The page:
Zoo adopts variable-pricing strategy for tickets

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The Indianapolis Zoo last month dumped its old model of set ticket prices and installed a variable model—a first for the industry and one with mostly higher prices—to correspond with the opening of its orangutan exhibit.

Consumers who book hotels or purchase airfare will be familiar with the ticketing approach, called dynamic pricing, whereby prices fluctuate with demand, timing and other conditions.

Just as an Indiana Pacers fan can expect to pay a higher price to watch a matchup with the Miami Heat, a zoo visitor can now expect to pay more to go on the most popular days, like Saturday.

zoo-screenshot-15col.jpg The Indianapolis Zoo is encouraging visitors to save money by ordering tickets online. Typically, weekdays are cheapest because of lower attendance.

The zoo expects the move to generate more revenue as well as keep peak-day crowds to a more manageable level, improving the visitor experience. Officials are projecting 2014 attendance of 1.28 million, a 24-percent jump over 2013 and the highest count in years.

“The significant advantage this model offers to visitors is to save money by purchasing further in advance and [visiting] during the week,” said Karen Burns, the zoo’s senior vice president of external relations. “Prices are dynamic, which means that people need to lock in their lowest price by buying online as the prices are subject to increase.”

Two weeks ago, the zoo opened the $26 million Simon Skjodt International Orangutan Center with eight orangutans, an exhibit eight years in the making and funded by donor dollars.

The exhibit is “the whole reason we got into this pricing,” Burns said, explaining that once daily attendance tops 9,000, the zoo is too crowded for an optimum guest experience. The new pricing model is designed to flatten attendance numbers.

The zoo’s website displays a color-coded calendar with attendance projections. Days highlighted in green render the cheapest prices; the red sections, typically Saturdays, are most costly.

At press time, tickets for Wednesday, July 30, carried a roughly $12 price tag for a child and $16 for an adult, but tickets for Saturday, June 14, cost about $18 for a child and $24 for an adult.

Under the old pricing model, youth tickets were $11.95 and adult tickets were $16.95 from Memorial Day through Labor Day. Off-season youth tickets were $8 and adult tickets were $10.

Ticket prices will never fall below $8, Burns said, but the zoo hasn’t set a ceiling price, instead letting demand rule. Buying a ticket at the zoo will never cost less than paying online.

zoo-fever.gifThe Indianapolis Zoo is the only member of the Association of Zoos and Aquariums using dynamic pricing, said Rob Vernon, an AZA spokesman.

“Museums, zoos and other cultural attractions have been talking about this for a while,” said Michael Montgomery, principal of Michigan-based Montgomery Consulting, which advises not-for-profits. “Zoos and museums are first and foremost educational enterprises. I’d hate to see people with fewer resources feeling excluded from any educational resource just because dynamic pricing leads that institution to be charging a premium when they try to go.”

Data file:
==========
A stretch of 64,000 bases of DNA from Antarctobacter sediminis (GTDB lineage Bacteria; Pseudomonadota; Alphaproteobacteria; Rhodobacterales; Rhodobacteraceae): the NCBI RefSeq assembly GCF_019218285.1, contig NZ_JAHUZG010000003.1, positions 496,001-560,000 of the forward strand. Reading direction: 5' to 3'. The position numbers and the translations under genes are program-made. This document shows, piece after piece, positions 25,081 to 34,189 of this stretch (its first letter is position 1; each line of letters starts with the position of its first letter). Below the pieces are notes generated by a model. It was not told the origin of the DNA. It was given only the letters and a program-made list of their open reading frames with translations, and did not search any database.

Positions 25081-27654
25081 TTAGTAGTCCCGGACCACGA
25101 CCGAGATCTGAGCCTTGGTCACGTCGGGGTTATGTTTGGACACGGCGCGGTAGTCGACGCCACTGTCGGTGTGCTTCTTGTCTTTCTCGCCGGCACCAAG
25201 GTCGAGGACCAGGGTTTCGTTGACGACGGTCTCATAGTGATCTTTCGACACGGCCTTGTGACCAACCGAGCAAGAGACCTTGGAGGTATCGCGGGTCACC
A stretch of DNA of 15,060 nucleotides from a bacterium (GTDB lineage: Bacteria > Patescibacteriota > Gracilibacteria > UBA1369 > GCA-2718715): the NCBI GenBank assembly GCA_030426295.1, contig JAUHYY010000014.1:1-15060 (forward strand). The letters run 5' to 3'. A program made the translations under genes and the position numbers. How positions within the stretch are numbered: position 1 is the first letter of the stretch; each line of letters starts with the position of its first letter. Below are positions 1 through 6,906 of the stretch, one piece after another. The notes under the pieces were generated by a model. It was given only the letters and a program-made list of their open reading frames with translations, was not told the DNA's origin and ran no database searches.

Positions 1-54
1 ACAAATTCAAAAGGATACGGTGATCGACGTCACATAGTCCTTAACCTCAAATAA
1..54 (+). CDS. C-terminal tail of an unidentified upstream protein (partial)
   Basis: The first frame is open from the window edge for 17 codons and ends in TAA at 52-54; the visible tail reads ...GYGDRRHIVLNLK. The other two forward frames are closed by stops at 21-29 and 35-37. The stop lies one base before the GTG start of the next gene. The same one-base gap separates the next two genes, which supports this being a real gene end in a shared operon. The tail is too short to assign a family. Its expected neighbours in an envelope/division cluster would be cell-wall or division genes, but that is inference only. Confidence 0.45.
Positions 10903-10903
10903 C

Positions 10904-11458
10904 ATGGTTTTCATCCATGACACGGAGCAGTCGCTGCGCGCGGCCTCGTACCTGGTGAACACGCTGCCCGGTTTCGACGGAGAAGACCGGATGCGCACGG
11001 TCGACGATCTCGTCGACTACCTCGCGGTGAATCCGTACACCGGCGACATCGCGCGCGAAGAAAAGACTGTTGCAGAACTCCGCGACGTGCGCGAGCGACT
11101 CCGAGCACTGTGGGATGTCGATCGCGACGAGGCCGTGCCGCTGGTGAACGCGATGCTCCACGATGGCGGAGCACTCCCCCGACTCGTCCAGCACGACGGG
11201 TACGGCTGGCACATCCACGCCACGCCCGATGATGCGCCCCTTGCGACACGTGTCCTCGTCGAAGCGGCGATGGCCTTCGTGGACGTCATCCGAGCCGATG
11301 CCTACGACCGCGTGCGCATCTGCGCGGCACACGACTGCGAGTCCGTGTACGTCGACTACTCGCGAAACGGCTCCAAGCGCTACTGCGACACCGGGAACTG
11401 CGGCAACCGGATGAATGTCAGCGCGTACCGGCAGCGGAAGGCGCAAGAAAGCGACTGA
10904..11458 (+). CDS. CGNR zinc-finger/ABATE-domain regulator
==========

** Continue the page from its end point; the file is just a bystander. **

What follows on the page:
For families who might only be able to take their kids to the zoo on weekends when prices are highest, Burns said consumers can still save by planning their visit in advance.

“The zoo went through an extensive strategic planning process,” she said. “All of these decisions, including the International Orangutan Center, were based on the execution of our mission to empower people and communities, both locally and globally, to advance animal conservation. In order to achieve our mission, the zoo must be economically sustainable.”

The dynamic-pricing model is nothing new; it’s just new to zoos, Burns said. “This is something we’ve been looking at for several years, evaluating how we could implement it here.”

Since the Indianapolis Zoo is the largest in the country to receive no tax revenue, the new pricing system should not be a surprise, she said. “We’re very focused on meeting the needs of our customers.”

“The biggest argument for it is evening out the peaks and valleys in attendance,” Montgomery said. “I think it can be a very good thing, but before people become familiar with it, they could be put off.”

Dynamic pricing has its critics. Steve Faktor, a former executive at American Express and a Forbes contributor, wrote in February that he was fascinated with dynamic pricing and its potential for increasing profits. But he said he viewed it as a disservice to consumers because of the price uncertainty.

“Airlines are the oracles of dynamic pricing,” he wrote. “Saddam Hussein had better approval ratings than most airlines.”

Ultimately, the zoo needed to rein in the crowds on busy days without turning visitors away, said Indianapolis Zoo CEO Michael Crowther, in an email reply to IBJ’s questions.

“That meant we needed to find a way to limit the number of people visiting the zoo before they even leave their homes,” Crowther said. “We looked at a lot of options, and dynamic pricing was clearly the best solution.”•

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